Collaboration and a Collaborative Culture
Collaborative professional development is an effective strategy to improve student achievement (Lieberman, 2009). Through my initial research a common theme is prevalent: teachers must avoid isolation and embrace collaboration. All too often teachers complete their education and enter the classroom only to close the door. We must remember that our learning does not end when we are handed our degrees. We must continue to collaborate with others. As Nieto so concisely states, “teaching as intellectual engagement requires constant nurturing and guidance” (2003).
My experience with teacher collaborative teams has been both positive and negative. Our school district has spent the many years developing a collaborative model for our teachers. We have both district level and school level goals. Based on these goals and a teacher’s essential questions, “Study Teams” are formed. The first year this model was implemented was a year of learning and adapting. Over the years, we have changed, modified and improved our process. Effective study teams have been the ones where the teachers focused on authentic problems, worked together to improve instructional practice, applied their learning in their classrooms and reflected on student work (West, 2009).
My most successful experiences with study teams have been the ones where I was actively engaged in the learning, would take ideas or suggestions back to my classroom to implement, then return to the team to discuss what worked, what did not work, and what to improve on. One year I was on a team that was not effective at all. I believe this was due to the “complaining” and “excuse making” behaviours that were prevalent. In subsequent years, I worked diligently to help keep the focus positive and moving ahead rather than focusing on excuses or complaints. Shifting our focus changed the morale of the group.
In my administrative role as Principal, I have experienced our study teams from a different perspective. It is essential to allow teachers to be contributors to conversations about teaching practice. We must remember and respect teachers as professionals. I have witnessed the greatest success when we have analyzed and discussed student data as a community. We look for trends in student needs to help us set our goals for the year. Using school and district goals we form groups that will collaborate for the year. As Dr. Lieberman shared, time to collaborate must be ongoing and sustained (2009). Our study teams meet five times through out the year. This allows teachers time to try to implement strategies discussed. I feel that it is important in my role to provide support to the teachers of our school. This support may be in the form of time (I often go in to cover classes), resources, or observation time (time to observe an “expert” teacher). When I am able to, I provide support. I encourage teachers to continue learning as much as they can.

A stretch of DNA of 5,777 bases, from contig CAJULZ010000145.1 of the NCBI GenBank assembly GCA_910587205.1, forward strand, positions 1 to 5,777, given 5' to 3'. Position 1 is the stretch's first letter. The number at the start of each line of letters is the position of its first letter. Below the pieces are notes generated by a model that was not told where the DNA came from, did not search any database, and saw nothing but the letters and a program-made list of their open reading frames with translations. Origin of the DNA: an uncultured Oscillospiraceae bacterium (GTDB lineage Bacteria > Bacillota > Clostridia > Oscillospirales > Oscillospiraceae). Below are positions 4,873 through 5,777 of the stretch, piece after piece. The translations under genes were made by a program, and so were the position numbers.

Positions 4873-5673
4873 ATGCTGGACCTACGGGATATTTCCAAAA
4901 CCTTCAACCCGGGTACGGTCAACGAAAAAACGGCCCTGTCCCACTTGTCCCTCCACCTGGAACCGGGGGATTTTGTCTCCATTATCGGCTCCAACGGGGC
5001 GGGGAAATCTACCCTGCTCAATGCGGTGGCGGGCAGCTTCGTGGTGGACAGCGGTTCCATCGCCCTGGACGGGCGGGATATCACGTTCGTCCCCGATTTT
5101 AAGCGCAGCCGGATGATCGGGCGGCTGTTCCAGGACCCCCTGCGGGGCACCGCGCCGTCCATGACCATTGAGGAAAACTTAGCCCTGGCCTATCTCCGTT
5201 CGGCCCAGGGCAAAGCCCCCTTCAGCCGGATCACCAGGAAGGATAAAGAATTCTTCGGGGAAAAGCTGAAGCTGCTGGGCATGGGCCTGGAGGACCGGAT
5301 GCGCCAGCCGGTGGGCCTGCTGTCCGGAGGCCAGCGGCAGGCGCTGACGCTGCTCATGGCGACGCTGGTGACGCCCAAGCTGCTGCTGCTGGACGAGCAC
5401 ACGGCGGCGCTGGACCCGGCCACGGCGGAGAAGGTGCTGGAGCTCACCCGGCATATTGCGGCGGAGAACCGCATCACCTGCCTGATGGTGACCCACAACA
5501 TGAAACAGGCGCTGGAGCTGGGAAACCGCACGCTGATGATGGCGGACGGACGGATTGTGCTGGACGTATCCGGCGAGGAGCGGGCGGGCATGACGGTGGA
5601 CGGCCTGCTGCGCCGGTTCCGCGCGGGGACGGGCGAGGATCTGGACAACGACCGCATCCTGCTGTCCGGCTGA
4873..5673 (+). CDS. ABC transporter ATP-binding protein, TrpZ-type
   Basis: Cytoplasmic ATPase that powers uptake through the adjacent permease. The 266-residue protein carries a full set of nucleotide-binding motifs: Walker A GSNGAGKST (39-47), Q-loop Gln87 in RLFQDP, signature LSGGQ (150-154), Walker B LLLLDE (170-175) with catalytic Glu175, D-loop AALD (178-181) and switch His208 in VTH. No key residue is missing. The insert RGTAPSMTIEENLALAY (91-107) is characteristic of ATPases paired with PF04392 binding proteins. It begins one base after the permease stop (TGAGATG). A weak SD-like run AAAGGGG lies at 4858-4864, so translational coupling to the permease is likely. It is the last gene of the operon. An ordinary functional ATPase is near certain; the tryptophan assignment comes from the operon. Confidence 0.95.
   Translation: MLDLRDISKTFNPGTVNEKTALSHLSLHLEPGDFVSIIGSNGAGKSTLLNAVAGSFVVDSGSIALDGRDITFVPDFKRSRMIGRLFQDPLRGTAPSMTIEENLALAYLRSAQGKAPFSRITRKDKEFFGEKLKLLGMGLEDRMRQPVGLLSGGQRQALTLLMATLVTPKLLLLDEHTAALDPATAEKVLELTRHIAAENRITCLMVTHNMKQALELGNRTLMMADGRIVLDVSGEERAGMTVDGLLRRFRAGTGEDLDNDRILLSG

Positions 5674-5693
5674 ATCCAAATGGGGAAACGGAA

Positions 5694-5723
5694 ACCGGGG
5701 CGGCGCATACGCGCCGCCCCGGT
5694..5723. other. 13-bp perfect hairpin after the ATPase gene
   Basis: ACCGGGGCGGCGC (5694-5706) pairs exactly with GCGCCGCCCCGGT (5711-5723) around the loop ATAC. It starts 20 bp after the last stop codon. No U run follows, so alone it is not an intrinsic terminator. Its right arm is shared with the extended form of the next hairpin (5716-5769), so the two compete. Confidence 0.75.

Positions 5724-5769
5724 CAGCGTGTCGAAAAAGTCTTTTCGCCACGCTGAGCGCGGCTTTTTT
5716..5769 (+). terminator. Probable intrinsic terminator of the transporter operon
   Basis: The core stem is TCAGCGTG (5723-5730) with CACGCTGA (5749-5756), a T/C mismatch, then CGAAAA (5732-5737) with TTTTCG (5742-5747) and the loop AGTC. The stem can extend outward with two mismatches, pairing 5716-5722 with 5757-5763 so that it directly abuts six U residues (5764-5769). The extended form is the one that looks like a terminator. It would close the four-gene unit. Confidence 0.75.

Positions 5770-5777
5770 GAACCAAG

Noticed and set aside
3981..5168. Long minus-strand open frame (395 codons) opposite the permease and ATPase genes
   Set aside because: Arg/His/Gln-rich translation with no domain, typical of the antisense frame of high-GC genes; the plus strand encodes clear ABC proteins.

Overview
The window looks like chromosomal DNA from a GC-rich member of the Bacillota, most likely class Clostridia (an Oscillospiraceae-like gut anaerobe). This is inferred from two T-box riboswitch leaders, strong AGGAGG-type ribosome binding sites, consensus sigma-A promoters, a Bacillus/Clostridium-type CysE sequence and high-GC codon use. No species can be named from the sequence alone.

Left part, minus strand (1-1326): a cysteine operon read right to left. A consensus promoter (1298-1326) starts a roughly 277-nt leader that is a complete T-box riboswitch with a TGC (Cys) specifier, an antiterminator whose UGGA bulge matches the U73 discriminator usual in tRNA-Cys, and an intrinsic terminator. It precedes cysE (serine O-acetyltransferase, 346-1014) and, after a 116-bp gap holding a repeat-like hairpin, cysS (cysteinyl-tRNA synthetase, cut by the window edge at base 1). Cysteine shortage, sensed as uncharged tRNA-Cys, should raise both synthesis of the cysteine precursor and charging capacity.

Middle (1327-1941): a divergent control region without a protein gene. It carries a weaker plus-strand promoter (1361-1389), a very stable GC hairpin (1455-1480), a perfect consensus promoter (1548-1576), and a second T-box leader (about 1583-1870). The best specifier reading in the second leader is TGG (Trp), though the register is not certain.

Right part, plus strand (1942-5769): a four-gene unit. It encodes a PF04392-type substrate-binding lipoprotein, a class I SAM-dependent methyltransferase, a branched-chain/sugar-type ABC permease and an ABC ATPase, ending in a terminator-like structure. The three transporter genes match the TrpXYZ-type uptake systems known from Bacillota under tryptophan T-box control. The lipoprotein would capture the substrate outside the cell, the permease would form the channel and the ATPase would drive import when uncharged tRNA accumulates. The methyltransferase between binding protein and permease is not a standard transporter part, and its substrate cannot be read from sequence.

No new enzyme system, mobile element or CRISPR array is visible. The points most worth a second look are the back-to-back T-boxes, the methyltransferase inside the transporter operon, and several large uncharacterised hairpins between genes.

Collaboration is essential to be a successful teacher. As a general rule, I believe we are social beings, not meant to be in isolation, but to be in groups. Working with a group of “like-minded” teachers, looking at student work, engaging in relevant research, asking inquiry questions about instruction, reflecting on and changing practice are all critical components of successful collaborative teams. The ultimate goal of teachers must shift from “teaching” to “learning” (DuFour, 2004)
I wrote about a positive, collaborative experience here.
So, as I work through the process to answer my essential question, I hope to build on the already existing culture of St. Kateri School.
DuFour, R. (2004, May). What is a “professional learning community?”. Educational Leadership 61(8), 6–11. Retrieved from http://www.ascd.org/publications/educational-leadership/may04/vol61/num08/What-Is-a-Professional-Learning-Community%C2%A2.aspx
Laureate Education, Inc. (Producer). (2009). Characteristics of effective professional development. [Video webcast].
Laureate Education, Inc. (Producer). (2009). Introduction to professional learning communities. [Video webcast].
Nieto, S. (2003). What keeps teachers going? New York: Teachers College Press.